The Present Study
To examine whether the concept of gaze cuing constitutes a possible way to increase consumers’ visual attention to banner advertisements in general and targeted elements of the advertisements in particular, we applied an eye-tracking procedure. Specifically, we measured consumers’ eye movements while they viewed a fictitious online shopping page that contained a banner advertisement depicting a product paired with one of the following: a static face gazing toward the product (static-toward), a dynamic face gazing toward the product (dynamic-toward), a static face gazing away from the product (static-away), a dynamic face gazing away from the product (dynamic-away), or no social information at all. All conditions involved the same female face. Moreover, we assessed consumers’ product judgments subsequent to the banner ad exposure in order to examine whether gaze direction and animation impact consumers’ evaluation of (i.e., product attractiveness) and interest in the advertised product (i.e., intention to purchase, willingness to pay for the product).
On the basis of the aforementioned findings, we predicted:
• H1: Banner advertisements that feature a human face attract increased visual attention compared with banner advertisements that do not feature a human face.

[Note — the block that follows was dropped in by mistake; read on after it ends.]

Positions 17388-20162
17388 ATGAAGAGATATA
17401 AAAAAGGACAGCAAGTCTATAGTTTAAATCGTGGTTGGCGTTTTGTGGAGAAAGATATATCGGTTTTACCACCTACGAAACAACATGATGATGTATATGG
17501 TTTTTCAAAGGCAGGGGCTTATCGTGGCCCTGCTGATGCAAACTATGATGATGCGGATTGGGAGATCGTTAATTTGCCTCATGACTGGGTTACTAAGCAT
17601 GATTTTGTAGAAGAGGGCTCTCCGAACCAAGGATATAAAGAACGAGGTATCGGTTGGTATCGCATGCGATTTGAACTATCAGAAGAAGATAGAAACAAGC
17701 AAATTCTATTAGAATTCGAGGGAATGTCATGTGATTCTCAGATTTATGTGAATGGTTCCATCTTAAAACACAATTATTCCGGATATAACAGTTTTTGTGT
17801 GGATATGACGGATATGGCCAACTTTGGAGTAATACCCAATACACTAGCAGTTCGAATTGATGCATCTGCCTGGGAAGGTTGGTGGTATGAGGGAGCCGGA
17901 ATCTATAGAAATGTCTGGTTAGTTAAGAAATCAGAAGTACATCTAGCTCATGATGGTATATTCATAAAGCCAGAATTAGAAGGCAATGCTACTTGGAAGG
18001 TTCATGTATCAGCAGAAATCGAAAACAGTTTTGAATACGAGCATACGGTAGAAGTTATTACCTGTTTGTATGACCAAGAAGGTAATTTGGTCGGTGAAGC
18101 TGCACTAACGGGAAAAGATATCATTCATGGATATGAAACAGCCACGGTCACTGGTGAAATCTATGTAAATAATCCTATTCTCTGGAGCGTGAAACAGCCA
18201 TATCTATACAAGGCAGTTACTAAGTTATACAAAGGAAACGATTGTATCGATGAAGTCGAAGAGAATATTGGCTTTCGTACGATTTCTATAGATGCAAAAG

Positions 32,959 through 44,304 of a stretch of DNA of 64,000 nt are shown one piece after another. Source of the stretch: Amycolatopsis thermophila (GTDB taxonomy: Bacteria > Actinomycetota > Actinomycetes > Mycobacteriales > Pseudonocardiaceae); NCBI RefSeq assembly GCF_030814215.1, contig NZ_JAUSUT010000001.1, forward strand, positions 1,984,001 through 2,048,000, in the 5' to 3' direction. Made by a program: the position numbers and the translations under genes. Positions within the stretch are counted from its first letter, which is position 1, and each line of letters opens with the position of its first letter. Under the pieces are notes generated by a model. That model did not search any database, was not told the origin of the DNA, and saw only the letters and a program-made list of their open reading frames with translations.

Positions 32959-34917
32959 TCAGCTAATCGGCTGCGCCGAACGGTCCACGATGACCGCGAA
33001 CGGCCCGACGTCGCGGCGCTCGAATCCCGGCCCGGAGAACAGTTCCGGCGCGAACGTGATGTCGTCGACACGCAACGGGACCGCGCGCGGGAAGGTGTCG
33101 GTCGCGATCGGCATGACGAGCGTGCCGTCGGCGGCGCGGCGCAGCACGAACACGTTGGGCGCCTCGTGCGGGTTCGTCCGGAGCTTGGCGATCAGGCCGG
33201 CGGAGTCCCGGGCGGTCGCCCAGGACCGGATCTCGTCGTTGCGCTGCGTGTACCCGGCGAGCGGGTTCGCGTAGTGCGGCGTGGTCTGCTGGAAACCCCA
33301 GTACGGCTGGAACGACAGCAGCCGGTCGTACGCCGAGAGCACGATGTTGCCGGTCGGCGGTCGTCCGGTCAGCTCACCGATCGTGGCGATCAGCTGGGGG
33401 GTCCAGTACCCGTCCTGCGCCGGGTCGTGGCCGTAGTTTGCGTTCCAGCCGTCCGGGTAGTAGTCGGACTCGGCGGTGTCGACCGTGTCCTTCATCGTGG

• H2: Animated banner advertisements attract increased visual attention compared with static banner advertisements.
• H3: The product area in the banner advertisements attracts increased visual attention when the advertisement features a face looking toward the product compared with when the advertisement features a face looking away from the product (gaze cuing effect).
• H4: The gaze cuing effect is stronger for dynamic gaze cues than static gaze cues.
• H5: Subsequent product judgments (i.e., product attractiveness, intentions to purchase, willingness to pay) are higher when the product advertisement features a face looking toward the product compared with when the advertisement features a face looking away from the product (gaze cuing effect on product judgments).
• H6: The gaze cuing effect on product judgments is stronger for dynamic gaze cues than static gaze cues.
Materials and Methods
Participants and Design
One hundred and thirty-seven participants (94 women, Mage = 23.66 years, SDage = 9.65 years) participated in an eye-tracking experiment for either course credit or monetary compensation (approximately $4 US). The total sample had an above-average level of education: 0.7% had primary, 70.6% had secondary, and 27.9% had higher education. The majority of participants (87.5%) indicated that they frequently buy products online (at least more than once a year). The other participants (12.5%) indicated that they buy products online never or less than once a year. Overall, 56.2% of the participants stated that they usually use an advertisement blocker when browsing the Internet.